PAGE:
Throughout the novel Their Eyes Were Watching God by Zora Hurston, the use of dialogue and language becomes prevalent . Zora Hurston is famously known to have mastered the dialogue of the African American people and uses that skill in her writing to show a deeper meaning. Language and dialogue are used in this story to show the relation between people, and even the power and influence that certain individuals have. Through the use of dialogue and language, Zora Hurston is able to convey her attitudes towards characters and their situations.
In Their Eyes Were Watching God, Zora Hurston uses dialogue to show the relation between individuals. She more specifically uses dialog to show how Janie came from a higher class than most of the people she encountered. In her story of her youth, Janie talks of how she lived in the back yard of a nice white family. The family treated her as an equal by playing with her and even giving her clothes that they grew out of. Whenever Janie would go to school, the colored kids would always exclude her from their games because she was not like them. She neither talked like them, nor even dressed like them. The kids treated her wrongly because of their jealousy towards her (9). Yet again she is treated differently because she is of a higher class. Jody won’t let her sit and talk with the people in the front of the store because he believes that they are “trash” compared to her (54) After Janie comes back from her life with Tea Cake, a poor younger man, to her hometown, Janie is still criticized by the townspeople for being of a higher class. They gossip about her running off with Tea Cake; despite this, Janie is only ever pleasant to them (1-3). She is never able to escape her elevated relations with the common people and it follows her to her death.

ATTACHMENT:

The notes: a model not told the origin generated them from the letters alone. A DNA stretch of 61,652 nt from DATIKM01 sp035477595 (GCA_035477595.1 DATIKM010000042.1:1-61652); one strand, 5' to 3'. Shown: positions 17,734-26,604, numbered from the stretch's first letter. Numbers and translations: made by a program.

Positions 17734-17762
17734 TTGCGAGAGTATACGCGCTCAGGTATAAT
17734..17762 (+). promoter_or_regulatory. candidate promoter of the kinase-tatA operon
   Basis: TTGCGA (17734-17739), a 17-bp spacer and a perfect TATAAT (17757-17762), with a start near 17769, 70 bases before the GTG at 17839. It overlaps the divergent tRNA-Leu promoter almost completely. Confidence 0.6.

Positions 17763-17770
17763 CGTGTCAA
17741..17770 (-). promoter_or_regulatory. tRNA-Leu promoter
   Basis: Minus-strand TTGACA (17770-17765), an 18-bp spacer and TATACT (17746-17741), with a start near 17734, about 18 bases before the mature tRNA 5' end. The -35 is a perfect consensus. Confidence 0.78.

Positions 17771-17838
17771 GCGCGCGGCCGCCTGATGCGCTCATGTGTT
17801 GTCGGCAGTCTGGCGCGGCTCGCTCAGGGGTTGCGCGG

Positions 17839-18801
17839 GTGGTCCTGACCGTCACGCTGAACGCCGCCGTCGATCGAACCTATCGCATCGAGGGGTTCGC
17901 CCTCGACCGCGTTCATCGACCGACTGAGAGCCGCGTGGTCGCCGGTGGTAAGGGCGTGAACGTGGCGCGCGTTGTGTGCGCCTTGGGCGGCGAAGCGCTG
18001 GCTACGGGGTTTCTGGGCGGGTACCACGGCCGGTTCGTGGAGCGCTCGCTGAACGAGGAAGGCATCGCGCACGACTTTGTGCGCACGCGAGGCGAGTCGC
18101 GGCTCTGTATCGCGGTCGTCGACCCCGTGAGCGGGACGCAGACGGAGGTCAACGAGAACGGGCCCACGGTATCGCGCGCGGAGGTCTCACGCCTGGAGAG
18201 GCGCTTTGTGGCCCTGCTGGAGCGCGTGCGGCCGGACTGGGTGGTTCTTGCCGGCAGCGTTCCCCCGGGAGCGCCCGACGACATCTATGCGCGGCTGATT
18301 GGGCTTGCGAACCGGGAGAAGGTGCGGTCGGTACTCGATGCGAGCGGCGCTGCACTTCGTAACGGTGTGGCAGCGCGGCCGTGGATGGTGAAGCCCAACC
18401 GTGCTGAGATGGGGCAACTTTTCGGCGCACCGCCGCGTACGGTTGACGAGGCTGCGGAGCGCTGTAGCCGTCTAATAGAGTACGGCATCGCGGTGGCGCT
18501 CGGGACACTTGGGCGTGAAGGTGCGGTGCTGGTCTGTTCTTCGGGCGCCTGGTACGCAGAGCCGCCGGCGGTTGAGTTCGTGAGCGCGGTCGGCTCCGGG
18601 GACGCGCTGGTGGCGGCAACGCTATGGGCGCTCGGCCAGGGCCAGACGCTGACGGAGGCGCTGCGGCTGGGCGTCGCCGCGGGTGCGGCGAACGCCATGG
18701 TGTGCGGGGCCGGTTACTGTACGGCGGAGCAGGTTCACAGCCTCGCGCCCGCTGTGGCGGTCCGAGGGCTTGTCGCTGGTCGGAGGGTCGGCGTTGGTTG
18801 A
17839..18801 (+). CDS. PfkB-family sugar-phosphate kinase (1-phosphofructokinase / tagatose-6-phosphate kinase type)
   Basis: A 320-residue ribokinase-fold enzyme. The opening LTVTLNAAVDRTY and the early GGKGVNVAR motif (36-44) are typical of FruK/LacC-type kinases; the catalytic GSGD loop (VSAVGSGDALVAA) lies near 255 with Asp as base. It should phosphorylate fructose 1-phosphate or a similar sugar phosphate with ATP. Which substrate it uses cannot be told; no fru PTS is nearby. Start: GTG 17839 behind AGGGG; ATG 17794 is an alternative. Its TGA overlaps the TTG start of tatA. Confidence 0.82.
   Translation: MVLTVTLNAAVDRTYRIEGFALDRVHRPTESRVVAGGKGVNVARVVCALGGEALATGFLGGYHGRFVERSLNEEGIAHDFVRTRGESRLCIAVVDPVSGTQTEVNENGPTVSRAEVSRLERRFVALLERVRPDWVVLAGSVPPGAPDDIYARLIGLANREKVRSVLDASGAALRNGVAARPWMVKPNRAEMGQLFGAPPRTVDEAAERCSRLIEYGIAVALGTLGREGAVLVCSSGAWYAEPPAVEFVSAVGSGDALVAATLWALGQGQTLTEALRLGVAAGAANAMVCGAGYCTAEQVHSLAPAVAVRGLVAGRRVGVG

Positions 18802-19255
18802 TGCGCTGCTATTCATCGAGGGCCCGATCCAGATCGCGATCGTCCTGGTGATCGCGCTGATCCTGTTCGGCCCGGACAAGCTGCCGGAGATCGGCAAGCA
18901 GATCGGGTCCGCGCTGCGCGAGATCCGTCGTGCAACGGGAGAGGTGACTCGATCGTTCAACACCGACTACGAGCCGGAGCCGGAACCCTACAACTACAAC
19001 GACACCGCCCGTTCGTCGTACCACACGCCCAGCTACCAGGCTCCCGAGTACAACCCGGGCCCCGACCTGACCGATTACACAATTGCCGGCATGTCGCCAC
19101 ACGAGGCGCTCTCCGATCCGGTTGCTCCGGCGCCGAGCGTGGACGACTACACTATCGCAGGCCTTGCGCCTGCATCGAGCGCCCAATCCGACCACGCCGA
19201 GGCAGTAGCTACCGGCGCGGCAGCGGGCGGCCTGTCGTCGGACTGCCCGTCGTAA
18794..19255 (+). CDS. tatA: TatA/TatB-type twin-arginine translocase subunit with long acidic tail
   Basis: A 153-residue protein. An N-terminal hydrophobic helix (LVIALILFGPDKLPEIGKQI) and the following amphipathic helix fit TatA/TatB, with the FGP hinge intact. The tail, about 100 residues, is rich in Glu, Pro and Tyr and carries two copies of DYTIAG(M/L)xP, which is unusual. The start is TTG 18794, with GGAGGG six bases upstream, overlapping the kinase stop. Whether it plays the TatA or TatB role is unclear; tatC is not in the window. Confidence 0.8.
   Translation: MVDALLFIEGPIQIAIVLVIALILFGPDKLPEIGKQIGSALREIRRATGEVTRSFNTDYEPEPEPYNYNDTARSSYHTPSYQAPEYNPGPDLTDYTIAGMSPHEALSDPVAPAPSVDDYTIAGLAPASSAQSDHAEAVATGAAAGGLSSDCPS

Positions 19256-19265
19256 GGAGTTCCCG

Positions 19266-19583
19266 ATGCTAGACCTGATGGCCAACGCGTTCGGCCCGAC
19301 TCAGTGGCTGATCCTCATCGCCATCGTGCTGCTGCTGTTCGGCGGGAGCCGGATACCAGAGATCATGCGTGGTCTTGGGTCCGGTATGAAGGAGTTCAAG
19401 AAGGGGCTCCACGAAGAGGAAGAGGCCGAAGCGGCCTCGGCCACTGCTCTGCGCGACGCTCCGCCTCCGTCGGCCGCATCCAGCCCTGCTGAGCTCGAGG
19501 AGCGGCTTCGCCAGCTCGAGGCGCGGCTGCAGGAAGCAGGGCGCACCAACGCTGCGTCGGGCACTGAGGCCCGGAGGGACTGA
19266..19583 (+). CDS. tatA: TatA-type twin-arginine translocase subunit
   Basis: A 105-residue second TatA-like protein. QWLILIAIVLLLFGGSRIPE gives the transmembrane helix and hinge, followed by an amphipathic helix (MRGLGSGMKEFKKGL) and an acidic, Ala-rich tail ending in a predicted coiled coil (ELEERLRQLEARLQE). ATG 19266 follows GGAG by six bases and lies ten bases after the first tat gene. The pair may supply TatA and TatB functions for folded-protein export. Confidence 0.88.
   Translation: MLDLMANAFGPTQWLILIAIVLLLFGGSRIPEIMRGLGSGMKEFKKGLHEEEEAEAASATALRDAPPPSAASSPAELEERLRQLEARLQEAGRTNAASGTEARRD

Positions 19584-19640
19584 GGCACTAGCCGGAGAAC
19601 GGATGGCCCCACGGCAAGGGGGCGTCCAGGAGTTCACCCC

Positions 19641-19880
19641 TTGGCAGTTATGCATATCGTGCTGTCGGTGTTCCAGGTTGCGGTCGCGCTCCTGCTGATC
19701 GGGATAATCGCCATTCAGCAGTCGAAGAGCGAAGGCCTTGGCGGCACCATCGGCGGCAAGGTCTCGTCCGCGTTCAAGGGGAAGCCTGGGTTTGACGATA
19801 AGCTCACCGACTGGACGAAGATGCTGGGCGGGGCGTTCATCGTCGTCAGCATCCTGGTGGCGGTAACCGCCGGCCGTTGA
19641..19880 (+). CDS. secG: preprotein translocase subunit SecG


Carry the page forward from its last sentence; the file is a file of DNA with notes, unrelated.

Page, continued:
Consistently throughout Their Eyes Were Watching God, Zora Hurston uses language and dialog to show power, or the lack of power. When the story begins, Janie seems to be completely...
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